Few events in history have been surrounded by as many bizarre conspiracy theories as the moon landing. For some people, the idea that astronauts Neil Armstrong, Buzz Aldrin, and Michael Collins walked on the moon in 1969 is beyond belief — however, they have no problem embracing the idea that famed director Stanley Kubrick faked the moon landing. Yes, there is a faction of conspiracy theorists who believe The Shining director Kubrick faked the moon landing, and it is this wild theory that forms the loose basis for Rupert Grint's new comedy Moonwalkers .
The movie, which also stars Ron Perlman, ups the ante of the real life crazy theory by turning the "faked" moon landing into an experimental film of epic proportions. Grint stars as down on his luck band manager Johnny who is mistaken as Kubrick's assistant by Perlman's ultra-serious CIA agent. Since he needs the money, Johnny ropes his friend into impersonating Kubrick, and if the trailer is any indication, Moonwalkers only gets crazier from there. The comedy takes the bizarre Kubrick conspiracy and runs with it when Johnny and his friends end up hiring a hedonistic experimental film director to fake the moon landing. Moonwalkers premiered at the SXSW film festival earlier this year and garnered enough attention that it will hit theaters stateside on January 15, 2016.
As bizarre and hilarious as the movie looks, this is definitely a case where the truth is stranger than fiction. The Kubrick moon landing theory has been making the rounds for decades, fueled by Kubrick's directorial prowess in 2001: A Space Odyssey . Some conspiracy theorists believe the American government hired Kubrick to film a fake landing either as a precaution in case the real landing yielded bad footage (because who is going to be impressed by humans walking on the moon if the production values are low?) or to make sure America had footage no matter what, ensuring the country won the space race. What did Kubrick supposedly get in return for his services? Leftover NASA lenses to help him shoot Barry Lyndon using only natural light. Barry Lyndon was released in 1975, so clearly Kubrick was playing the long game... or, you know, this conspiracy is super wrong on every level.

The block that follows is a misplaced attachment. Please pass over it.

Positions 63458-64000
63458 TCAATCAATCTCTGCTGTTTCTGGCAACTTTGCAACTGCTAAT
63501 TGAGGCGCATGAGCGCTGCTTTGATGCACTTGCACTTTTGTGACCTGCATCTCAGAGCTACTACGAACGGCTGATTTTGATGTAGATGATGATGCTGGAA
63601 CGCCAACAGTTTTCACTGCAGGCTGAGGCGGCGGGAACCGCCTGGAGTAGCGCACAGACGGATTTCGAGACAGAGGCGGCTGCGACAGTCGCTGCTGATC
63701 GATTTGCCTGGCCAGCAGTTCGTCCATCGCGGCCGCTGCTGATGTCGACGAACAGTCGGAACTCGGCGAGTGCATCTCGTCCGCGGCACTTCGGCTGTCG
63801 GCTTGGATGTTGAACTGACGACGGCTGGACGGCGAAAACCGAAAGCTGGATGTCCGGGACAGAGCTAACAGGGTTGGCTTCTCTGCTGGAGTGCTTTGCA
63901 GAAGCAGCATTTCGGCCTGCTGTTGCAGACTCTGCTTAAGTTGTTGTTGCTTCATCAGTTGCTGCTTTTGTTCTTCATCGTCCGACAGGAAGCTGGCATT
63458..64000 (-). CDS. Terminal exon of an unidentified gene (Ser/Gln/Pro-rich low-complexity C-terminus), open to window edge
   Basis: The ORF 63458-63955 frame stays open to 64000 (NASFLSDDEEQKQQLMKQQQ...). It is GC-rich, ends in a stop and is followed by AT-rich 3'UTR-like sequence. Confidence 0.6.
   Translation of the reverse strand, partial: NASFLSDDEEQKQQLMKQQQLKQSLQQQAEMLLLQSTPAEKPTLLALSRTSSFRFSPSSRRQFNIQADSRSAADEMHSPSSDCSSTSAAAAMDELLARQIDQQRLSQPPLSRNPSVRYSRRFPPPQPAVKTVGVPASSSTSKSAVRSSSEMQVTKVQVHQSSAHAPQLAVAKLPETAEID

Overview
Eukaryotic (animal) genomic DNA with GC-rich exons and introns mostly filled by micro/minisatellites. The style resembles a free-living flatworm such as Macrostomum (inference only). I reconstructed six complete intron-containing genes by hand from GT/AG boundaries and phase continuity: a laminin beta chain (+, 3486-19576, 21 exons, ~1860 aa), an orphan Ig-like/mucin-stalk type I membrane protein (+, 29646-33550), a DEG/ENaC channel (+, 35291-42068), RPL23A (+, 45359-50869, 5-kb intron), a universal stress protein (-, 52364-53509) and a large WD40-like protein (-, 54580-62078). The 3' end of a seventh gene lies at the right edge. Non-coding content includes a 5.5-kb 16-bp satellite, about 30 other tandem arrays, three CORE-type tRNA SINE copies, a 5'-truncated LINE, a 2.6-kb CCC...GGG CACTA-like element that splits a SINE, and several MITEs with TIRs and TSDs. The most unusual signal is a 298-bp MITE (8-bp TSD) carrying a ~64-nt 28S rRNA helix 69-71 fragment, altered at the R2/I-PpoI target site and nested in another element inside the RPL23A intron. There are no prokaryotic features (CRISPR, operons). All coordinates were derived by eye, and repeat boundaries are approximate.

The Kubrick-faked-the-moon-landing theory only becomes more convoluted when you factor in the excellent faux documentary Dark Side of the Moon (2002). Director William Karel's mockumentary features everyone from Aldrin to Kubrick's wife Christiane Kubrick seemingly admitting Kubrick filmed the faked moon landing. The film was meant to be a humorous take on not believing everything the media tells you, even if it is wrapped in a realistic package, but despite a blooper reel and some familiar fictional witnesses from The Shining and 2001: A Space Odyssey , not everyone got the joke. Instead, some viewers took Dark Side of the Moon seriously, which only intensified the theory's prevalence among moon truthers.
Kubrick's name has been attached to so many different conspiracy theories, the spooky documentary Room 237 was eventually made to discuss them all. Once again, the supposed moon landing hoax was discussed in depth by believers and people who understand the coolness of actual humans walking on the moon in 1969 without any help from a Hollywood film director. Even now, the theory continues to persist.
The good news is, this strange historical conspiracy theory has led to a reality where Ron Weasley — I mean Grint — gets to fake the moon landing in what appears to be a hilarious comedy with fake space creatures and Grint wearing a space suit. While I can't get behind the idea Kubrick was behind one of history's most monumental real life events, I can and will support anything that puts more Grint in my life. Hopefully Moonwalkers won't inadvertently spawn yet another conspiracy theory in the process.
Check out the decidedly NSFW (but oh so amusing) Moonwalkers trailer below.
Images: Alchemy; Alchemy/YouTube